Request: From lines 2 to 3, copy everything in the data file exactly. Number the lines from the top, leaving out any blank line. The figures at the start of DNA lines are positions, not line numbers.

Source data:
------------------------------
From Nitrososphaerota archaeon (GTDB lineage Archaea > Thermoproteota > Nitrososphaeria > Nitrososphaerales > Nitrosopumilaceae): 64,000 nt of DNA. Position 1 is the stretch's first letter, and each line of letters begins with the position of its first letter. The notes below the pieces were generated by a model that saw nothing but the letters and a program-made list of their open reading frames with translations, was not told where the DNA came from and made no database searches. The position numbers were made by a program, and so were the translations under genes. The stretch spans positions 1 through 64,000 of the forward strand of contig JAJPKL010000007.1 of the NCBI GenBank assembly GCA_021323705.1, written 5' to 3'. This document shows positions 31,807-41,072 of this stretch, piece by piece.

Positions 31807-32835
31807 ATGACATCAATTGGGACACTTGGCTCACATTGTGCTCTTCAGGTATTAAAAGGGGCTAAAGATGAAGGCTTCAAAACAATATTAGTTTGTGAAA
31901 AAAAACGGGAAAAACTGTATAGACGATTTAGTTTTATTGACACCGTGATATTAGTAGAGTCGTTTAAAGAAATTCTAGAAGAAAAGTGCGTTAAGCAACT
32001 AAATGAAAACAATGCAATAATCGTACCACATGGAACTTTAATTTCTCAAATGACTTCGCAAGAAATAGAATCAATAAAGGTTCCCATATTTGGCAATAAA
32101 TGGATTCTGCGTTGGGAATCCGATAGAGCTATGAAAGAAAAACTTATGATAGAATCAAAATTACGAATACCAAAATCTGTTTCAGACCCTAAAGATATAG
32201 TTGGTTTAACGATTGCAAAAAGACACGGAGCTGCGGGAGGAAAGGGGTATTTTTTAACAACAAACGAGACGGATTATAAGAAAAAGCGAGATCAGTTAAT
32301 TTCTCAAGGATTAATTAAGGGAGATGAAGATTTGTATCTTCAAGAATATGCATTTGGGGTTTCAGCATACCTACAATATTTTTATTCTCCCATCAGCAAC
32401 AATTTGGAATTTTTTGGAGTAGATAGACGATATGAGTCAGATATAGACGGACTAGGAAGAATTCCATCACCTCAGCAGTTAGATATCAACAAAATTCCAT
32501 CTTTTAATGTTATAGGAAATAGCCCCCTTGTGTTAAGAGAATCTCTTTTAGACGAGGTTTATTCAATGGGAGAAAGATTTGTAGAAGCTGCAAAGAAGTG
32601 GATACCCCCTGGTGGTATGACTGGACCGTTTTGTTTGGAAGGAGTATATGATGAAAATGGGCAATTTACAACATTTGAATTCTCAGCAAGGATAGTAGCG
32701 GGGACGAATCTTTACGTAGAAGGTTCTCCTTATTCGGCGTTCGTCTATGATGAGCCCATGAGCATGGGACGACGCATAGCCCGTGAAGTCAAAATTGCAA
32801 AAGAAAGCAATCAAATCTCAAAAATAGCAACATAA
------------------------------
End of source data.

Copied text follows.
Positions 31807-32835
31807 ATGACATCAATTGGGACACTTGGCTCACATTGTGCTCTTCAGGTATTAAAAGGGGCTAAAGATGAAGGCTTCAAAACAATATTAGTTTGTGAAA